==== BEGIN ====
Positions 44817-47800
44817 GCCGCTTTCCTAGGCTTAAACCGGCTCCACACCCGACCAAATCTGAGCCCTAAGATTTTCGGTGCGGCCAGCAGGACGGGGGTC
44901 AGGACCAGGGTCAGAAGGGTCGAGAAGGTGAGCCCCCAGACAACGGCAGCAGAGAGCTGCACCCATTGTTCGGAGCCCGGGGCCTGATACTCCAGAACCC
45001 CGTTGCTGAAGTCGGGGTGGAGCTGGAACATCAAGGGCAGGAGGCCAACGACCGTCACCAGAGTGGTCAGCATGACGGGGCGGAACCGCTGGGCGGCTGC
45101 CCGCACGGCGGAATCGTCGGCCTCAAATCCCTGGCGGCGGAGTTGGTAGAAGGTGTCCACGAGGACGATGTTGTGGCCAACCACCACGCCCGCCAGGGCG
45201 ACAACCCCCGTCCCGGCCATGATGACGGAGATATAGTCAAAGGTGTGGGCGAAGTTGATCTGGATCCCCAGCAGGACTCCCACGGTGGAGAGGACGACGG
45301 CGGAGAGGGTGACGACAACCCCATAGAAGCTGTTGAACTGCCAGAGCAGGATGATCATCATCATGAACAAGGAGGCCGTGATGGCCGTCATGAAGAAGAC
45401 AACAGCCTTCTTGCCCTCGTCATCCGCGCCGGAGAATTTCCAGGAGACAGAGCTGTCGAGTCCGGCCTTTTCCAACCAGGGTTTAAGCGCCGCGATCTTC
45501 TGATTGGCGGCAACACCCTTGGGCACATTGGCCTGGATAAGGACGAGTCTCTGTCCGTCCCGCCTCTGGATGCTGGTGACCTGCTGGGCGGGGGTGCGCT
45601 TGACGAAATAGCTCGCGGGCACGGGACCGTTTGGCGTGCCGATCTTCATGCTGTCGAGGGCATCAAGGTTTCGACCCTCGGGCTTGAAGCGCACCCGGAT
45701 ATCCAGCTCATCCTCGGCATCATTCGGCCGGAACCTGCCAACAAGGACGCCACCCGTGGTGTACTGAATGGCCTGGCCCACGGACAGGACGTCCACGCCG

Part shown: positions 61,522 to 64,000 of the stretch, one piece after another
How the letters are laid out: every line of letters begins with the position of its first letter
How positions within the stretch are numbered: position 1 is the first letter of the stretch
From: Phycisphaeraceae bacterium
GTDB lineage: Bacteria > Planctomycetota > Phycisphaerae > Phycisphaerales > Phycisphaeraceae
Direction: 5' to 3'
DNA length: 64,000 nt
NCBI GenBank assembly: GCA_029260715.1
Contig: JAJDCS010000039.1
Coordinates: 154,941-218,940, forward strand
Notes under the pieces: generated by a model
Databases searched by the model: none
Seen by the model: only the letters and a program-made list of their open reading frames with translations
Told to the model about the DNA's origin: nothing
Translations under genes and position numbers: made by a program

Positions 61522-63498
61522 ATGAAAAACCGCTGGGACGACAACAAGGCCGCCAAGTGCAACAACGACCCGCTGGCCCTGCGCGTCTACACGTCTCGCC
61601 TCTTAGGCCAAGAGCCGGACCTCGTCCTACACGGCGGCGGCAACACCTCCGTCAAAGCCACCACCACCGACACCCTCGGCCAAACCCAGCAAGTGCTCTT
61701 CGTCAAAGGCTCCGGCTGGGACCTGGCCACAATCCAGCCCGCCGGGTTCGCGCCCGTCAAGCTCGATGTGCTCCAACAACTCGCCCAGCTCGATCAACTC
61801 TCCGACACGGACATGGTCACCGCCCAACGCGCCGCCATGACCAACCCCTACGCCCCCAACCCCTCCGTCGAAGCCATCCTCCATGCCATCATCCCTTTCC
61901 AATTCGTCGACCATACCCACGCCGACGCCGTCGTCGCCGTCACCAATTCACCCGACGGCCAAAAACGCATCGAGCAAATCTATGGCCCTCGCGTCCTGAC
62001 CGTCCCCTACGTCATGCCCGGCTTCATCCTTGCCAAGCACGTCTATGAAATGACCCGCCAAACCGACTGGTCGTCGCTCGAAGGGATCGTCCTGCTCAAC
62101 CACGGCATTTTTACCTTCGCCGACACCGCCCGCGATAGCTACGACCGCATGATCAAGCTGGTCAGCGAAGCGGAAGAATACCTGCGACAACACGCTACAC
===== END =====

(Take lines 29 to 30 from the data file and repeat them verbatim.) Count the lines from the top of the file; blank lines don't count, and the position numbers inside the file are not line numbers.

61601 TCTTAGGCCAAGAGCCGGACCTCGTCCTACACGGCGGCGGCAACACCTCCGTCAAAGCCACCACCACCGACACCCTCGGCCAAACCCAGCAAGTGCTCTT
61701 CGTCAAAGGCTCCGGCTGGGACCTGGCCACAATCCAGCCCGCCGGGTTCGCGCCCGTCAAGCTCGATGTGCTCCAACAACTCGCCCAGCTCGATCAACTC